Evaluation and Grading
Evaluation of the participants will be based on the following components and the weights assigned for each component as indicated.
- Class Participation and Contribution to class learning: 50%
- Case study Oral Presentation: 50% (A copy of the slides including comments will be handed out to the instructor before the presentation)
Each group is asked to make an oral presentation for 30 minutes, delivering a solution to the case questions for the case it’s been
There will be five groups, each assigned to one case study:
1 - Unilever in Brazil
2 - Bollywood in the West
3 - Fast Food, Halal or Haram?
4 - AIDS: Global Ethics and the Pricing of AIDS Drugs?
5 - The Virtual Beehive
To be read before the seminar:
N. Prime (2002), « Cultural Unity within Diversity: Universal Dimensions of Value Orientations and their Application to Cross-Cultural Marketing”, in Cross-Cultural Marketing, S. Nwankwo & R. Rugimbana (eds.), Thomson, pp. 3-24.
A selection of focused articles relating to specific Intercultural Marketing Management issues will be distributed to consolidate participants’ learning after the seminar.
J-C. Usunier and J. Lee (2008), Marketing Across Cultures (5th Edition), Prentice Hall.
S. Nwankwo and R. Rugimbana (eds.) (2002), Cross-Cultural Marketing, Thomson.
N. Prime et J-C. Usunier (2004), Marketing international: Développement des marchés et management multiculturel, (2ème édition), Editions Vuibert.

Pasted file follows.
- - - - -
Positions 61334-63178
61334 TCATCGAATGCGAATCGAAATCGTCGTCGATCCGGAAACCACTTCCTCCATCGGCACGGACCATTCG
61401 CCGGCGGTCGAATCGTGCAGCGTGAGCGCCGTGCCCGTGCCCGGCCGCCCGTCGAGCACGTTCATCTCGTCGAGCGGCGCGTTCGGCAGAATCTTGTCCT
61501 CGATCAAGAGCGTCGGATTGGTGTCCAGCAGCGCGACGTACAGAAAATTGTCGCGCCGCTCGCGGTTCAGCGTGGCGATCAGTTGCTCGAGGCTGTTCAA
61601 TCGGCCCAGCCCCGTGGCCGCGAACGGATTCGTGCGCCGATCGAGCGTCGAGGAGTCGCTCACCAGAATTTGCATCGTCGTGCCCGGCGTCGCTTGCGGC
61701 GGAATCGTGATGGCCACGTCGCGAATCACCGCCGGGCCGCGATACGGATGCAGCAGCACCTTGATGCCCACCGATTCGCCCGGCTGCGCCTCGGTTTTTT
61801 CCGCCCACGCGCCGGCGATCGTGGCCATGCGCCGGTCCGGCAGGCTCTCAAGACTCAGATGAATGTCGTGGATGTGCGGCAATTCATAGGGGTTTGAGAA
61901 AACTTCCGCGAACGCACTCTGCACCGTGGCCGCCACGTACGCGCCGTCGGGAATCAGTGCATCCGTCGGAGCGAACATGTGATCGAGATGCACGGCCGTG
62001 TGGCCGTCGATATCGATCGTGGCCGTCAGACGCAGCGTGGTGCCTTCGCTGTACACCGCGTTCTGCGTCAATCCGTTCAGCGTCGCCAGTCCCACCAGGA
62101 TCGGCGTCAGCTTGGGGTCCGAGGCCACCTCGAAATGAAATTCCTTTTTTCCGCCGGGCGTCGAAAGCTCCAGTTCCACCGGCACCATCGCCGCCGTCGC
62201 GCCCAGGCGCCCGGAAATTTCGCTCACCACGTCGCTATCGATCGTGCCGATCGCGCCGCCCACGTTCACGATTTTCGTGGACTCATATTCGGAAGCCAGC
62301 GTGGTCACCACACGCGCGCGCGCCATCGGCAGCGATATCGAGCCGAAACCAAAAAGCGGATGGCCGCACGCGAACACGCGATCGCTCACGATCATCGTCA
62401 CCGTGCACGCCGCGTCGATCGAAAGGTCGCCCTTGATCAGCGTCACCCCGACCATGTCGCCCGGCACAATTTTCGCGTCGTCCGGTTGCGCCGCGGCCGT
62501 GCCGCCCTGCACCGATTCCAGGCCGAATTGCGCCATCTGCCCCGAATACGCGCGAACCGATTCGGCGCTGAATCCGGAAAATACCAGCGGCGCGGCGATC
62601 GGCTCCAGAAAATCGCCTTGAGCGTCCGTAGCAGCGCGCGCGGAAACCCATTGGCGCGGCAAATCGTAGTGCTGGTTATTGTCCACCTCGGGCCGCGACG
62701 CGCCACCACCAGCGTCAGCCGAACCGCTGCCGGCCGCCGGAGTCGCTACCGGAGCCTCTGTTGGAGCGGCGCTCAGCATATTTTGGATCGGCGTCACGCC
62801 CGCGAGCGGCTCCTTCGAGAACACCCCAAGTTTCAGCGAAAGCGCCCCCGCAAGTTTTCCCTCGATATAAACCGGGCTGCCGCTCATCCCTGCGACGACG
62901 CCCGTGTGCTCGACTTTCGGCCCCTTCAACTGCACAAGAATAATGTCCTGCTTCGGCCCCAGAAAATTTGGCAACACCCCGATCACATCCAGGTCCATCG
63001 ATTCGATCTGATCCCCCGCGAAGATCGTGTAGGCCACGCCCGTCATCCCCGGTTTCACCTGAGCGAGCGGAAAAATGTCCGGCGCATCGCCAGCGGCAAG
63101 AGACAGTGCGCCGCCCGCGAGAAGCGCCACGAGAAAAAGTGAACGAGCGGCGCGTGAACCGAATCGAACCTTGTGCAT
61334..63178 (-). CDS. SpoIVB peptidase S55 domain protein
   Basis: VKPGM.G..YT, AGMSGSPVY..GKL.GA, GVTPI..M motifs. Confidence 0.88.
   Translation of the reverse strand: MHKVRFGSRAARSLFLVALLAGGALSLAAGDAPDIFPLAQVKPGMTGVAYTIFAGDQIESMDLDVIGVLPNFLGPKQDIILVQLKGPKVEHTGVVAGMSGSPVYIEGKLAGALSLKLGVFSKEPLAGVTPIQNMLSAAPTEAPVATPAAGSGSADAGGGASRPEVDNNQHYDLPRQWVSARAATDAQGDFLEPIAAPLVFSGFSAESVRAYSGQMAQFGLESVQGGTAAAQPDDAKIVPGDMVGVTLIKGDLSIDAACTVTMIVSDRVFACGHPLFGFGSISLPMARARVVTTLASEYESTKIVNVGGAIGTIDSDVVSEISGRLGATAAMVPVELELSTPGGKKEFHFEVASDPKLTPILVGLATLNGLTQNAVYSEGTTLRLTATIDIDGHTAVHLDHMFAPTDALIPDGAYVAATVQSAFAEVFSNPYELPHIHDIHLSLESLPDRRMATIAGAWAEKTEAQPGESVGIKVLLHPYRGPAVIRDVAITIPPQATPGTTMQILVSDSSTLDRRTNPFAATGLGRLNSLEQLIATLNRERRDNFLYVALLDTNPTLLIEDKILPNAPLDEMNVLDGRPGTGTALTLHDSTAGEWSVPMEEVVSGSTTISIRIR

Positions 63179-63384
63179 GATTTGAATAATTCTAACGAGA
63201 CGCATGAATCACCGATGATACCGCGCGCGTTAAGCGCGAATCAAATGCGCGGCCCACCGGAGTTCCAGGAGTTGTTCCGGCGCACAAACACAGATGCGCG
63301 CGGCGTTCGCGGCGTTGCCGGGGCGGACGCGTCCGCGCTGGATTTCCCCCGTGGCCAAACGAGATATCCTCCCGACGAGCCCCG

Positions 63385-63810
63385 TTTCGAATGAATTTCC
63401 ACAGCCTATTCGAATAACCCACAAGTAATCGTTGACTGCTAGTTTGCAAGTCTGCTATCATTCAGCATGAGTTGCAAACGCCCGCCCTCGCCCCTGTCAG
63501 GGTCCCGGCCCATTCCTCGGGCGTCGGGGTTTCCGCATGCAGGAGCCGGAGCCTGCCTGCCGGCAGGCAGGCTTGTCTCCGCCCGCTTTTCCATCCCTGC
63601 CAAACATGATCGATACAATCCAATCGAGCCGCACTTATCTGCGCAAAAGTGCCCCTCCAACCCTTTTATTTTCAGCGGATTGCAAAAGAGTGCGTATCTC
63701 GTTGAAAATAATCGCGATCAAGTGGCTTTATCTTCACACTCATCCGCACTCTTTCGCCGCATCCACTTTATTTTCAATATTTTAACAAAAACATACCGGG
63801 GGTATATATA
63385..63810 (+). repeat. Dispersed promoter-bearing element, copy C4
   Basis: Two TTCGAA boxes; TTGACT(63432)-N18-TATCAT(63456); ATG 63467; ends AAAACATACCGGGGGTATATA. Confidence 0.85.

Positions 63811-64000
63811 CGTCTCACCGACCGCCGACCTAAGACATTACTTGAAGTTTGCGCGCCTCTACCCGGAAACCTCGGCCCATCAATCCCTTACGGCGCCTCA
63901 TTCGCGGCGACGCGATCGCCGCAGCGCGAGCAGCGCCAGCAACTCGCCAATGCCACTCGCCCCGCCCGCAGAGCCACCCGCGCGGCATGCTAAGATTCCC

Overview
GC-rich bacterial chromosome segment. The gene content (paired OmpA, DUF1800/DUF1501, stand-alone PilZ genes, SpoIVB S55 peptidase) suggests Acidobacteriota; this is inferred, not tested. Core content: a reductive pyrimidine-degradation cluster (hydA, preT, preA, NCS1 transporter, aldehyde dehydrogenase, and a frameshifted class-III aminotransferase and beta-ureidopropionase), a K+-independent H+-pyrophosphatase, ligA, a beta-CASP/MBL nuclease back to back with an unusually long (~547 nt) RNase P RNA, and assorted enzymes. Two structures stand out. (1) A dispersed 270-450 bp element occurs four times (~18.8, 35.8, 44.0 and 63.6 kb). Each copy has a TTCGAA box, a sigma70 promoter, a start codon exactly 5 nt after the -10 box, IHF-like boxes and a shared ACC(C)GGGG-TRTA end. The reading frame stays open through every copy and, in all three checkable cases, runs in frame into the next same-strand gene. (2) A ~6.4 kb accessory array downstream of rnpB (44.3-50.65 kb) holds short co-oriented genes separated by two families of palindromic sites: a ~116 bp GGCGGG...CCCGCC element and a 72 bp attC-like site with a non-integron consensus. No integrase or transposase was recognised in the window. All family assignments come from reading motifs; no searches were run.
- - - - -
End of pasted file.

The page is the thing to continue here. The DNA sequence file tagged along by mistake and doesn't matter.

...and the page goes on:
Profile of the instructor
Dr. Nathalie Prime, Professor of International Business and Cross-Cultural Management, ESCP-EAP (European School of Management)
Born in Gabon and benefiting from a multicultural family background, Nathalie Prime is Associate Professor at ESCP-EAP (European School of Management). She holds a Doctorate in Business Administration (International Marketing major) from the University of Grenoble and the French qualification for Ph.D supervision (HDR).
Her teaching and research is focused in four main areas: managing and working across cultures, intercultural business negotiation, international marketing and strategies for business internationalization. Her industry work notably concerns the automotive and the retailing and distribution sectors. Her geographical and cultural areas of interests are the fast growing economies, especially in South Asia, Africa and the Middle-East. Her current research projects deal with psycho-cultural distance in export performance, with the modernization of retailing in emerging markets and with the customers’/managers’ acculturation processes in a globalizing world.
Her publications include several articles and international academic communications. A book in collaboration with Jean-Claude Usunier, «Marketing International, Développement des Marchés et Management Multiculturel » (2nd edition, Editions Vuibert, Paris), was granted with the prize from the Académie des sciences commerciales 2004.
Professor Prime has taught in India, Algeria, Morroco, Vietnam, South Africa, Senegal, Madagascar, Lebanon, Italy, Russia, Slovenia and Barhain. She was also in charge of managing several international programs at ESCP-EAP and abroad, among which the Joint Management Development Program in South Africa, and the Specialized Master in International Project Management at ESCP-EAP during 11 years.
She is currently the co-academic advisor of the Specialization courses in International Business and Project Development at ESCP-EAP. Over the last 10 years, she has developed extensive teaching and research links with the Indian Institute of Management Ahmedabad (IIMA), in India.